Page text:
When I sold my first company, I got a call from my business broker just before I was packing up to go home one night. He said that there was some interest in my business by a potential out-of-state buyer. He added they were a publicly traded company and wanted to fly out a team to conduct their due diligence on my business and make the offer in person. They wanted to see if my business was a good fit for them. When I asked my broker when were they planning to come, he said they wanted to come out the day after tomorrow because time was of the essence.
Had I not had a pretty comprehensive collection of due diligence materials beforehand, I would have been in panic mode. I had made copies of every contract, agreement, and three years of historical financial records. I also had copies of my minute books and other corporate governance documents. Finally, I had copies for 3 years of tax returns as well as policies, procedures, and personnel records. The list of documents was pretty extensive and nearly filled a copy paper box.
I learned later that the due diligence team was very impressed with the completeness of our preparation. Had I not had assembled all the information they were looking for, they would not have been able to complete the due diligence to meet their timetable and likely would have passed on the deal. As it was, my due diligence planning was a major factor in selling my first business.
The due diligence team consisted of their CEO, CFO, corporate lawyer, Marketing and Sales VP, and Human Resources representative.
- The CEO’s role was to determine if we were a strategic fit and if our acquisition worked with his vision.
- The CFO examined our finances. He sat down with our bookkeeper and CPA and performed a series of financial analysis to determine how our ratios compared with others in our industry.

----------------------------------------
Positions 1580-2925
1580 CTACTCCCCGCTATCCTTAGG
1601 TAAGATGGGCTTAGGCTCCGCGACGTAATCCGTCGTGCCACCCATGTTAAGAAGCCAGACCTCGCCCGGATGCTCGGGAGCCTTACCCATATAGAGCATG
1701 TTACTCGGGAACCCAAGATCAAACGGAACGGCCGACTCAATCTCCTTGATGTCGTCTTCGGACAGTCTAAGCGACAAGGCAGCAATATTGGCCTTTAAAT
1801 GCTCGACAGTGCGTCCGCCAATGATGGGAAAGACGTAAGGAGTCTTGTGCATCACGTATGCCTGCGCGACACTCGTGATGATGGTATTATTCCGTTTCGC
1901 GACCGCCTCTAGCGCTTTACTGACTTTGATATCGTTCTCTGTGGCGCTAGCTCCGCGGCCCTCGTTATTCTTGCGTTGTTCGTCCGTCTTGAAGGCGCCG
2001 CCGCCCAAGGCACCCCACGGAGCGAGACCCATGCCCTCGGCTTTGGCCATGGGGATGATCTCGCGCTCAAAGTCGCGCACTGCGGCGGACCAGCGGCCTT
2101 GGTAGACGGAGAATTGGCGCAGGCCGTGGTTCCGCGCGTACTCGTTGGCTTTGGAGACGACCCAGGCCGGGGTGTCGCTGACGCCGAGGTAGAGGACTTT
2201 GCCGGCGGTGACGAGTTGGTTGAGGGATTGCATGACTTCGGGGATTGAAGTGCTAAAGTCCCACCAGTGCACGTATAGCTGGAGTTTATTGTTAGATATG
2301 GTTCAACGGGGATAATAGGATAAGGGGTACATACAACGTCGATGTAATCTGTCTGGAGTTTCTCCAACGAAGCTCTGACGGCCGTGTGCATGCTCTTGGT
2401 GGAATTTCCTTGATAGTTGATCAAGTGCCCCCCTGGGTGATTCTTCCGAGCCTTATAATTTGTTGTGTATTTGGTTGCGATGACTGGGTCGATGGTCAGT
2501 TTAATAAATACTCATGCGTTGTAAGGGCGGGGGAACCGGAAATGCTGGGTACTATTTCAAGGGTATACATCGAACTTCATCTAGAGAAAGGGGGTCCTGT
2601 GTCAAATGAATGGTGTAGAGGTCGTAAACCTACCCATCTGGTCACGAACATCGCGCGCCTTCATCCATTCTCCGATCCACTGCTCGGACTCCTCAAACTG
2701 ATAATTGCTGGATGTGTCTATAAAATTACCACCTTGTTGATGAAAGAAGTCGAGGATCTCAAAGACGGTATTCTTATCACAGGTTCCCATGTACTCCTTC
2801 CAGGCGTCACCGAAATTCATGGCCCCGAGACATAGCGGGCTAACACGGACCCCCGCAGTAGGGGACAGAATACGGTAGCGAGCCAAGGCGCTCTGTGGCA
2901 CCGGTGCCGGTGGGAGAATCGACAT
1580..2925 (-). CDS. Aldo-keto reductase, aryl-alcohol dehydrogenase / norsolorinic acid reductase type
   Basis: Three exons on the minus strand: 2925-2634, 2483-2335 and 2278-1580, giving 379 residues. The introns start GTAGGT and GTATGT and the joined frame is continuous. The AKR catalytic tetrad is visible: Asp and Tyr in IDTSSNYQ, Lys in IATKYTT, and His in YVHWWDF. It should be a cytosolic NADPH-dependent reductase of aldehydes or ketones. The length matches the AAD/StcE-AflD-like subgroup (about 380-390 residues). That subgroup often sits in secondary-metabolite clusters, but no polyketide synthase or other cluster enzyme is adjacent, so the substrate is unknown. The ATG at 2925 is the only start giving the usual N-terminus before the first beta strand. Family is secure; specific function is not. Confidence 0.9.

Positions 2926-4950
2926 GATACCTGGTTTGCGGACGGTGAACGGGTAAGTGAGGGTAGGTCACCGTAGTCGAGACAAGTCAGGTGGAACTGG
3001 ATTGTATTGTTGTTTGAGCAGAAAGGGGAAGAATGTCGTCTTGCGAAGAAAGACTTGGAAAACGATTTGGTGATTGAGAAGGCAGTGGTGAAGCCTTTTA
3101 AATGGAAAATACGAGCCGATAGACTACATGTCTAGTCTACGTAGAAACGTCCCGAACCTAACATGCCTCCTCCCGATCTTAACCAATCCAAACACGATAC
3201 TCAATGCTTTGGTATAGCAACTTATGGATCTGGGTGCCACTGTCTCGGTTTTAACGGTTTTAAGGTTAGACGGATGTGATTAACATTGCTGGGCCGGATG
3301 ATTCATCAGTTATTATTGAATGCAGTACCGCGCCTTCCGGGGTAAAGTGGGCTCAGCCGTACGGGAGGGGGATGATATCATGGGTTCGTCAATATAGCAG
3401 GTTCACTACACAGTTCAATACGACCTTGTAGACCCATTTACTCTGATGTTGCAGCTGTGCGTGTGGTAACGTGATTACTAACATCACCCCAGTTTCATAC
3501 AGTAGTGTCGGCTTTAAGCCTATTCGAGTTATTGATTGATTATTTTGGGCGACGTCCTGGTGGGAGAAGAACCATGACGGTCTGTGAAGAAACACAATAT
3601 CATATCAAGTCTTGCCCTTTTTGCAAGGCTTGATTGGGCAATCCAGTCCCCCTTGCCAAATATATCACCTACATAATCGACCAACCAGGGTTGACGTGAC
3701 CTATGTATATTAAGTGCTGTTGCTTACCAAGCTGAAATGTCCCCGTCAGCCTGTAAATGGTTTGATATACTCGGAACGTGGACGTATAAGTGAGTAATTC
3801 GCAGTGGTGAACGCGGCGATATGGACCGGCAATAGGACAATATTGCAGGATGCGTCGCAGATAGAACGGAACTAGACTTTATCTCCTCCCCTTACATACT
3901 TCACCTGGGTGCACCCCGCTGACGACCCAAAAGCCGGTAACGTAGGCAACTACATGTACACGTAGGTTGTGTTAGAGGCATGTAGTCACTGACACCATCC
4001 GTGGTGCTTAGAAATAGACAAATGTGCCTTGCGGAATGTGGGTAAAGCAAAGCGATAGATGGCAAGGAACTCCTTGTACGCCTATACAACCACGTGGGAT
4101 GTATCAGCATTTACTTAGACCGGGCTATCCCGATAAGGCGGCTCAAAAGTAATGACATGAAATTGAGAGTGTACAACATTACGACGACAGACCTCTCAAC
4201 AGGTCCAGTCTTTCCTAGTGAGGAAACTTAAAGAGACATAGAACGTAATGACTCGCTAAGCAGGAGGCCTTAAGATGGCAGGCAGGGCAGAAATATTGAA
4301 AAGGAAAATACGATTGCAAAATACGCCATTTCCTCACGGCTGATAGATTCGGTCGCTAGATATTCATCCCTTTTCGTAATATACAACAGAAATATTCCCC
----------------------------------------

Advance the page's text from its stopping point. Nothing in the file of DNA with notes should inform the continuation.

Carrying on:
- Then there was their corporate lawyer who reviewed all our contacts and agreements to look for potential liabilities.
- Next was their Marketing and Sales VP who grilled my team to determine our market potential.
- Finally, there was a representative from Human Resources who examined our employment and payroll records and spoke to some of our key employees.
When I sold another business, it was to a single high-net buyer. That sale was quite different as he performed much of the due diligence himself. That said, he took copies of a few documents and asked if he could share them with some of his advisers, including his CPA and lawyer. Here again, we presented the buyer with a complete collection of records, which certainly went a long way in convincing the buyer we had nothing to hide.
Your job as the seller is to establish a premium value for your business and close the credibility gap. Being prepared for the onslaught that is the due diligence analysis goes a long way to establish value and credibility.
I have an extensive list of due diligence items that we used when I was part of a public company and we needed to look at acquisition targets. This list is available under “Resources” on SteveBizBlog.com. While the list is over the top for most due diligence process, it’s an exhaustive list of the items that may affect the buyer.
Are you prepared for a due diligence inspection of your business?
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